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Can you recommend any poems about university life?
July 19, 2006 10:17 AM   Subscribe

Can anyone recommend any poems about university life? It is for a book group where we're reading some campus novels and we're looking for a poem on the same subject.
posted by janecr to Writing & Language (13 answers total) 1 user marked this as a favorite
 
Probably too obscure for most tastes, but "The Masque of B-ll--l" (that is, Balliol) is a famous Victorian example.
posted by thomas j wise at 10:26 AM on July 19, 2006


This may (or may not!) be inappropriately themed, but I present the lyrics to Tom Lehrer's Bright College Days.
posted by jammer at 10:37 AM on July 19, 2006


"Cloistered" by Seamus Heaney
"Generic College" by John Updike
"Randall Jarrell, Office Hours 10-11" by Randall Jarrell
"Resolve" by Sylvia Plath
"The Student" by Marianne Moore

I bet you are reading Goodbye, Columbus.
posted by mattbucher at 10:51 AM on July 19, 2006


“At the California Institute of Technology”

I don’t care how God-damn smart
these guys are: I’m bored.

It’s been raining like hell all day long
and there’s nothing to do.

- Richard Brautigan

(Written January 24, 1967
while poet-in-residence at
the California Institute of
Technology. )
posted by Lucinda at 11:02 AM on July 19, 2006 [1 favorite]


Not Goodbye, Columbus, but:

The History Man, Malcolm Bradbury
The Trick of It, Michael Frayn
posted by janecr at 11:05 AM on July 19, 2006


I'm intrigued by the sound of the Randall Jarrell Office Hours one but can't find it online, or even what book it might be in. Any ideas?
posted by janecr at 11:38 AM on July 19, 2006


It's in his book of complete poems. Let me see if I can go dig it up and post it here. ....
posted by mattbucher at 11:40 AM on July 19, 2006


Would you mind telling me what campus novels you're reading, please? My e-mail's in my profile if you don't want us to get off-topic here. Thanks!
posted by booksandlibretti at 11:54 AM on July 19, 2006


Oh, and Timothy Steele's "Advice to a Student" (from The Color Wheel).
posted by thomas j wise at 12:32 PM on July 19, 2006


I love this poem by Ted Kooser. It's in his book, Delights & Shadows.

Student

The green shell of his backpack makes him lean
into wave after wave of responsibility,
and he swings his stiff arms and cuffed hands,

paddling ahead. He has extended his neck
to its full length, and his chin, hard as a beak,
breaks the cold surf. He's got his baseball cap on

backward as up he crawls, out of the froth
of a hangover and onto the sand of the future,
and lumbers, heavy with hope, into the library.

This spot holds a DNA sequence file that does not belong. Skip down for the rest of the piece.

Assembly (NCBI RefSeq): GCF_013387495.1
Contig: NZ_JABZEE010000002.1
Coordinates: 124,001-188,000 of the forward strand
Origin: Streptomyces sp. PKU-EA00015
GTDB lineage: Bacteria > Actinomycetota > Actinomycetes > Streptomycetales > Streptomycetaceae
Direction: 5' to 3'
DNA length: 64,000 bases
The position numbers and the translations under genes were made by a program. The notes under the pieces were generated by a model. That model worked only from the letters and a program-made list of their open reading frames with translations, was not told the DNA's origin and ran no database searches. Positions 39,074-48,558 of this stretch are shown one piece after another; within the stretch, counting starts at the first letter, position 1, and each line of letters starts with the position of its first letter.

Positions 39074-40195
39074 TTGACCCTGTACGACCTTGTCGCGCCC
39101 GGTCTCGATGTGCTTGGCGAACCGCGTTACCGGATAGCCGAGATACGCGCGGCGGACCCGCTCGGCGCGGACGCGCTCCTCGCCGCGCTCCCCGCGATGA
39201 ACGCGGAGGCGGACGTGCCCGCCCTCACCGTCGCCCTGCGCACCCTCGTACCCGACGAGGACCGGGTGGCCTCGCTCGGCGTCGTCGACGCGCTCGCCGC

posted by LoriFLA at 12:34 PM on July 19, 2006


I always thought of Yeats' Politics as a university scene.
posted by rafter at 1:23 PM on July 19, 2006


When I heard the Learn'd Astronomer

When I heard the learn'd astronomer;
When the proofs, the figures, were ranged in columns before me;
When I was shown the charts and the diagrams, to add, divide, and
measure them;
When I, sitting, heard the astronomer, where he lectured with much
applause in the lecture-room,
How soon, unaccountable, I became tired and sick;
Till rising and gliding out, I wander'd off by myself,
In the mystical moist night-air, and from time to time,
Look'd up in perfect silence at the stars.

-- Walt Whitman
posted by It's Raining Florence Henderson at 2:18 PM on July 19, 2006


I don't know if you are still reading or not, but I finally dug up that Randall Jarrell poem. It was never published anywhwere besides his office door and collected poems (1969). Here it is.

Dear Mr. Jarrell:
It seems that the twenty-fourth floor is complaining of lost students who are hunting you. Could you put your name and office hours on the door?
Thank you.
The English Office
[University of Texas, at Austin]


RANDALL JARRELL, OFFICE HOURS 10-11

Mr Jarrell:
Come back and you will find me just the same
Hunters, hunters--but why should I go on?
Learn for yourself (if you are made to learn)
That you must haunt an hourless, nameless door
Before you find--not me, but anything.

Lost Students:
It never seemed to me that I was lost.
You were, perhaps; at least, no one was there.
I missed you; why should I go back?
I am no hunter, I say. I was sent
And asked to find--not you, not anything.

English Office:
Each of them is lost, and neither hunting;
And they stand still around a crazy door
That tells a truth, or lie, that no one learns.
Here is a name, an hour for you to use:
But name, or come, or come not, as you choose.

[1939?]
posted by mattbucher at 7:20 AM on July 21, 2006


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